Uganda / I'm Not Sure What Day it Is Anymore...

Today was quite the emotional journey, I’m not sure where to begin. It feels like it should be about 5pm, but it is hardly noon.

This morning I woke up very early for a Skype job interview. When the interview was over, I got ready for work, and walked down to my office. I answered a few emails then followed Edwin (my translator) to the ward to update some patient profiles. I was taking profile photos of a little boy when I felt a tap on my shoulder. I quickly turned around and about jumped for joy. Rihana’s mom was standing behind me, her arms extended as she stretched little Rihana in my direction! They were back, and I don’t think anything could have made me smile bigger in that moment. I quickly wrapped my arms around her little body and laid my head on hers as tears rolled down my face. It is not very often that I get to see a child more than once while I am here. Typically they are here for pre-op, surgery, ICU, and then they head home after a few days. It can be difficult to build a relationship with a child, give them all my love for a few days, and then have to say goodbye, knowing I probably won’t see them again. I cant explain the excitement I had when I turned around to see her little face looking at me, arms reaching for me. I melted. After talking to her mother, I found out that Rihana was back to get her stitches removed after her craniotomy.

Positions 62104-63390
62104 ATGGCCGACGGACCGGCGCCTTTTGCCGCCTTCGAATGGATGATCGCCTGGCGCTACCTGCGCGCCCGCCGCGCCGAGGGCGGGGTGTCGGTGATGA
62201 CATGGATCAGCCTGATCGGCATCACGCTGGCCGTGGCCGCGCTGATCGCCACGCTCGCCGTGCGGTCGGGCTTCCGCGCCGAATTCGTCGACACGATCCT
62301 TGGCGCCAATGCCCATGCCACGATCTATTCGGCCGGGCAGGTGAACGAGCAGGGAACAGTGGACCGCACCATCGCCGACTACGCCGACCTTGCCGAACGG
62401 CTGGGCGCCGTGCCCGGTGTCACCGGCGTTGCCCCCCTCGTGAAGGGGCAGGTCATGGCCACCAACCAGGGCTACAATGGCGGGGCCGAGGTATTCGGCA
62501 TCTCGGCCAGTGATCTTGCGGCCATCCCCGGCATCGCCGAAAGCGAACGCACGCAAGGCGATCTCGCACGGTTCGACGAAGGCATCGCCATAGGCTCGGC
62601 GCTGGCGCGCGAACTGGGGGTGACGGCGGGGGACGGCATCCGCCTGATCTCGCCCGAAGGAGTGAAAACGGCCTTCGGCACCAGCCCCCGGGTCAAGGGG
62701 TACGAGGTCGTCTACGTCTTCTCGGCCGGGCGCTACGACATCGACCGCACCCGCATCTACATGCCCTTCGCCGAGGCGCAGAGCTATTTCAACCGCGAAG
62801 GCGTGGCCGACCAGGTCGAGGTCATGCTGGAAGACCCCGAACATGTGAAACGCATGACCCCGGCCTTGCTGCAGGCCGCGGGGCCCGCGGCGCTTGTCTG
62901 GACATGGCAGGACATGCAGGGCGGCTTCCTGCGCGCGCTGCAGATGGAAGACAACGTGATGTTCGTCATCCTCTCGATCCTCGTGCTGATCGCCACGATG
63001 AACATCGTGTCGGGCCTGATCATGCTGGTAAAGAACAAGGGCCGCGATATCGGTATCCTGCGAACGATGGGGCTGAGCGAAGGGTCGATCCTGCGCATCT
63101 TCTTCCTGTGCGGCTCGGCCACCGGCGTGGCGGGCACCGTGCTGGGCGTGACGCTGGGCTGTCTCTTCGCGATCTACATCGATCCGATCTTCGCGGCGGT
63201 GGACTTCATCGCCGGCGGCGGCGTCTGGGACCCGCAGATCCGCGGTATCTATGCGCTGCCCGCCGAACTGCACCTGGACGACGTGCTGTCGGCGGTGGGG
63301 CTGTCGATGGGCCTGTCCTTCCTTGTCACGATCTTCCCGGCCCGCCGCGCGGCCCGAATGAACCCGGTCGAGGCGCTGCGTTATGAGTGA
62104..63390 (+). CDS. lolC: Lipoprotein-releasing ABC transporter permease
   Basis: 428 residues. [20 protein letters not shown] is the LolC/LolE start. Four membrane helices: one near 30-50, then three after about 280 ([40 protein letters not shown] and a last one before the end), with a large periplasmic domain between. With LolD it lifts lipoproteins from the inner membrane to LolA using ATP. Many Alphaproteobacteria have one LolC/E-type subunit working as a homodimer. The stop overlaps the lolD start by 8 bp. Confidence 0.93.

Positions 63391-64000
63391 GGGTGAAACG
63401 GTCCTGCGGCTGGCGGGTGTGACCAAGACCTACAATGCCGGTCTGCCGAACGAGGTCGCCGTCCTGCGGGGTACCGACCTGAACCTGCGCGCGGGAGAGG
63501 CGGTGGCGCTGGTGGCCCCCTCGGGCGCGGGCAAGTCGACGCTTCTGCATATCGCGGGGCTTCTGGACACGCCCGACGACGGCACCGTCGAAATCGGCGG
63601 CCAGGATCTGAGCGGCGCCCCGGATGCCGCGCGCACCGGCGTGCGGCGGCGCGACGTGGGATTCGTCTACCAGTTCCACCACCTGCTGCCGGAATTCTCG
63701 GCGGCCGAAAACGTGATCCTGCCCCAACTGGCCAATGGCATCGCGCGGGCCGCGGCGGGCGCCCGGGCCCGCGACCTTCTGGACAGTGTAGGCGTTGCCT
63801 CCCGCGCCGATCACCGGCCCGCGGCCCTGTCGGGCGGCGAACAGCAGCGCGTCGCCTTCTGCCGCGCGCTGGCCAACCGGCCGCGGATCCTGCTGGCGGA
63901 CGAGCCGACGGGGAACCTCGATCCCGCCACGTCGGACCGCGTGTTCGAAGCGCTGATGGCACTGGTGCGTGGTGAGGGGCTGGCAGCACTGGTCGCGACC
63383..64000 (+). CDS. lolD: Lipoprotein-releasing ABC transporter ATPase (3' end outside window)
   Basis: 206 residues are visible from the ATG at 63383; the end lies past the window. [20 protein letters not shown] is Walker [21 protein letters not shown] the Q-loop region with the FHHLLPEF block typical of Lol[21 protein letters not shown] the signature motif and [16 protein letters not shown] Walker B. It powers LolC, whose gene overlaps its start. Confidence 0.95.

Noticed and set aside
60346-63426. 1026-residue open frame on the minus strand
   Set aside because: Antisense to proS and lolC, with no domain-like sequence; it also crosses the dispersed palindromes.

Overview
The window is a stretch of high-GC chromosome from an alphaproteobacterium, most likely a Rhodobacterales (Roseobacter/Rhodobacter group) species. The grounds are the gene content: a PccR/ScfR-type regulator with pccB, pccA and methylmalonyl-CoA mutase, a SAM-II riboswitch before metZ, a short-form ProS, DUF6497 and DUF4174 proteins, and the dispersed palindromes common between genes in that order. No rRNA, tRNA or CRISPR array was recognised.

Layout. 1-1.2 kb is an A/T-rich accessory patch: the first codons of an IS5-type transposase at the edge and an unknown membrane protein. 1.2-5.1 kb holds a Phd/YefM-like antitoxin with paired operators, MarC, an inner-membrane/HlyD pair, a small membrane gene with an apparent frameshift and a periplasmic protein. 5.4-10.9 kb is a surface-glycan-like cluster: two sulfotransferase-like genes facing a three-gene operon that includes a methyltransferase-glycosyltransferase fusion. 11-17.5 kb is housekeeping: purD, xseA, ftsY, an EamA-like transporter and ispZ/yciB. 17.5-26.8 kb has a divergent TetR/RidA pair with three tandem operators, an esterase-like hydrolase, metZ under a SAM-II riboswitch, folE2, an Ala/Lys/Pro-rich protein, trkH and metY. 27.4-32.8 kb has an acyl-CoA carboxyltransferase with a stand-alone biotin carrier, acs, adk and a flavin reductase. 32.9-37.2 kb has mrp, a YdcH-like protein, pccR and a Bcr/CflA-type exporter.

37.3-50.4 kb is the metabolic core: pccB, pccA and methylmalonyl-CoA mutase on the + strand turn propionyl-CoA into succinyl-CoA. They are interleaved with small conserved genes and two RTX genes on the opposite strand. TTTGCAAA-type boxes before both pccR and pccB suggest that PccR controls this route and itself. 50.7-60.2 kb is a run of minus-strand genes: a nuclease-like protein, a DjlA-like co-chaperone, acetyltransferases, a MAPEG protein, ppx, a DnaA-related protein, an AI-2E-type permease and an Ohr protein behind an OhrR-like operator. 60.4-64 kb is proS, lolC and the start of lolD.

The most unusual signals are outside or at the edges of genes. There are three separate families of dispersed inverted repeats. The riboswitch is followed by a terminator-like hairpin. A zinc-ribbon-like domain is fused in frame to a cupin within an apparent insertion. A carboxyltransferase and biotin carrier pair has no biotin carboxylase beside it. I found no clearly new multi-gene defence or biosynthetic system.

I walked around the ward with little Rihana in my arms, taking photos of babies pre-op for CURE’s website. We must have walked around together for about 45 minutes. I had just finished the last patient’s photos when the nurse announced it was Rihana’s turn. Mom was sitting on her bed, and when they called Rihana in, her mom motioned at me to stand in for her as Rihana’s stitches were removed. My heart sank. I do not become queasy easily. I have been watching brain surgery, and other operations for the past three weeks. However, something about this made my tummy turn. I prayed as we walked into the room. You know, I believe it was love. I didnt want to see someone I loved so deeply experience pain. I had been able to form a bond with her sweet personality, and the thought of watching Rihana in pain, even though it was just temporary, ached me. I always joke with my mom about how she closes her eyes and wiggles around when I mention any type of pain I’m in. However, in this moment I understood, and Rihana is not even my own daughter. As I peeled her little body away from mine, my heart melted as her fingers grasped my hands so tightly. I laid her on the table, and the nurse began removing the stitches as I held her hands, and tried to keep her body still. I tried everything, I rubbed her back, squeezed her hands, sang hymns to her, kissed her, all of it, and nothing seemed to help. I wanted to desperately distract her from the pain, but it was just too powerful. I can’t blame her, having a blade scratching at my head, even for the innocent act of removing stitches, cannot be a pleasant feeling. My stomach began turning as she locked eyes with me, and let out the loudest screams, tears streaming down her face. Oh, it hurt me.